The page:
Soho Theatre in association with National Theatre Live
Anyone that has seen the multi-talented Phoebe Waller-Bridge in Fleabag is in for a big treat as she is offering the staged version, which was sandwiched between the television hit, for a small donation of £4 to various charities including The National Emergencies Trust (NET), NHS Charities Together and Acting For Others, as well as the newly launched Fleabag Support Fund, which will distribute grants of £2,500 to freelancers working in the UK theatre industry affected by the crisis. What a terrific way to spend £4 and hurrah for generous artists like Waller-Bridge providing another reason to smile at this challenging time.
This particular production was filmed after the TV show as part of a tour that Waller-Bridge undertook in 2019. It seems this particular audience is full of cult fans as those watching seem to feel the need to laugh at almost every line, even those that aren’t necessarily funny or seemingly weren’t meant for laughs. This was the only irritant of an otherwise really enjoyable watch.
Fleabag is fully of sharp wit and you can’t help but be charmed by Fleabag’s honesty and inability to filter, but it is the pathos which really takes this to a higher artistic level. The musings over the loss of her best friend Boo are played beautifully by Waller-Bridge and not for one moment are you left in any doubt about the pain (and guilt) that she is feeling.
It’s great to see Waller-Bridge herself taking on the roles of the characters she is talking about. Joe, the regular old cockney visitor to the café is a particular favourite, played truthfully in a way that avoids caricature. “When will people realise that people is all we’ve got?” seems an apt sentiment for this current crisis. This is perhaps the best element of watching this one-woman performance, in that we get to see all of the characters we have come to love (or hate) from the TV series only this time they come pouring out of the writing and mind of the performer herself.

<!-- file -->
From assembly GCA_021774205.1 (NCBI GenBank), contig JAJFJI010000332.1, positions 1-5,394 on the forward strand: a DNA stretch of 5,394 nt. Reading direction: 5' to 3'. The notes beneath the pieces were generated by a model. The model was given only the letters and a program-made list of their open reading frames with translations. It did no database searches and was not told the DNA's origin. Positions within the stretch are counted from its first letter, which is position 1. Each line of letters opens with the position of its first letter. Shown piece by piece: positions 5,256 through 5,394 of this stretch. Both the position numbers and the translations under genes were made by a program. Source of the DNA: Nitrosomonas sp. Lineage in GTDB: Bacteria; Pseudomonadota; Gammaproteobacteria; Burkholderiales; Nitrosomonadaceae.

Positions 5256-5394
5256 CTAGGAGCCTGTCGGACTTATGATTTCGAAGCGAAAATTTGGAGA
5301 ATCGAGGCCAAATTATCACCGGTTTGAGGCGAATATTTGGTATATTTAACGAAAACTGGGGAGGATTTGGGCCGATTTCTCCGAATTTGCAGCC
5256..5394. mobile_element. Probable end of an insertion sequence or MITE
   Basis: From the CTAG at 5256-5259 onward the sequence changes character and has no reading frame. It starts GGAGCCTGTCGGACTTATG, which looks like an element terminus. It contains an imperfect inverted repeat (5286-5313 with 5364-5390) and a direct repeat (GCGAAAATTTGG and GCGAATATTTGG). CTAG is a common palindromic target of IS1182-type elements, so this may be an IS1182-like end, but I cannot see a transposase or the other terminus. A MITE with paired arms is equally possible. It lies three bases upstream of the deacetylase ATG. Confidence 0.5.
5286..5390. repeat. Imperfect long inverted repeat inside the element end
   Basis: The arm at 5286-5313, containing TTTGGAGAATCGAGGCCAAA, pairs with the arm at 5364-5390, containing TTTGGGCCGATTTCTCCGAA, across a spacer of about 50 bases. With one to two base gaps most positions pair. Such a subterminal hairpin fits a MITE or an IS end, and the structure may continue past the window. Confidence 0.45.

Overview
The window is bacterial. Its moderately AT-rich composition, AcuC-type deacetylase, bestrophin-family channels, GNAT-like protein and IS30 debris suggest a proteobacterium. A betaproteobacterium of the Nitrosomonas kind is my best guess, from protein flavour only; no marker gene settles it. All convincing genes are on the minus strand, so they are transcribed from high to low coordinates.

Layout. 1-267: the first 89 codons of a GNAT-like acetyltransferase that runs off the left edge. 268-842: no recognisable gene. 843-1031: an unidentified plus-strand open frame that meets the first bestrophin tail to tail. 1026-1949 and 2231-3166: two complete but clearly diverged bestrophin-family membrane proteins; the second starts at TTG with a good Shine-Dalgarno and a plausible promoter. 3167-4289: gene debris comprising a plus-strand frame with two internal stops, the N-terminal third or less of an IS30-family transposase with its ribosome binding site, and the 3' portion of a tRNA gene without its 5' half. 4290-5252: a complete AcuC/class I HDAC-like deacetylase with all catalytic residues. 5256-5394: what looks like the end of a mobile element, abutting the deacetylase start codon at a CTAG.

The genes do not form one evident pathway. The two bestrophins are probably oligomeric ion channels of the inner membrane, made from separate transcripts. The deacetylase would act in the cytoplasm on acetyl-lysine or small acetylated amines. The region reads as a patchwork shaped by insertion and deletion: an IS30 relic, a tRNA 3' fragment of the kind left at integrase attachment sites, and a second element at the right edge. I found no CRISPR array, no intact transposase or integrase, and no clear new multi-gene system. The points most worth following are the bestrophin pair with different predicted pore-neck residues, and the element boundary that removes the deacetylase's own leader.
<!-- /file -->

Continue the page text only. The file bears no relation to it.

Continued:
It is impressive that this one woman, one chair, one red square of carpet and some occasional sound effects can keep the audience so entertained and enjoying the performance so much. This is surely down to the great writing but also the terrific acting as well—there are whole sections of no words but plenty being said, particularly with the scenes with Fleabag’s sister which work beautifully. Mimed sequences are wonderfully played, never too much but always firing to the heart of the story. I for one, will never look at an open bread roll on its side in the same way ever again!
Whilst the characterisation is effective, it is the storytelling which is really the star of the show here. There is an ease with which Waller-Bridge moves from day to drunken night, to flashbacks of happy, painful memories of times with her friend Boo. There is an openness and honesty in Fleabag which is funny, yet also painful. It is refreshing to hear every thought, an unfiltered collection of the inner workings of Fleabag’s desires, however shocking. It is the brilliant ability to go from absolute hilarity to silence and being on the brink of tears that make this show a real must-see.
I am not sure how I feel about comparing this to the TV show. Which one did I enjoy more? Which worked better? It’s odd because although the stories and the characters are all very similar, this feels like a different experience, almost as if it is separate from what followed. It is certainly worth a watch and although the stream is only available until 26 April, rumour has it that this will be extended.
You can stream the performance for £4 directly from the Soho Theatre web site and from Amazon Prime and you’ll have the show for 48 hours. It could be the best £4 you have spent over this lockdown period and you’ll be safe in the knowledge that you are supporting some wonderful causes.
Reviewer: John Johnson